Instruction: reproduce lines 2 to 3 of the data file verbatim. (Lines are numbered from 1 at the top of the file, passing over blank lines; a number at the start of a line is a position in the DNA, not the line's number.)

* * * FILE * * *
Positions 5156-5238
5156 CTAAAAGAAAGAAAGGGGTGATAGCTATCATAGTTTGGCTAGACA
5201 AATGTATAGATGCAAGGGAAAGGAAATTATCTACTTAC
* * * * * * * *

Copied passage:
5156 CTAAAAGAAAGAAAGGGGTGATAGCTATCATAGTTTGGCTAGACA
5201 AATGTATAGATGCAAGGGAAAGGAAATTATCTACTTAC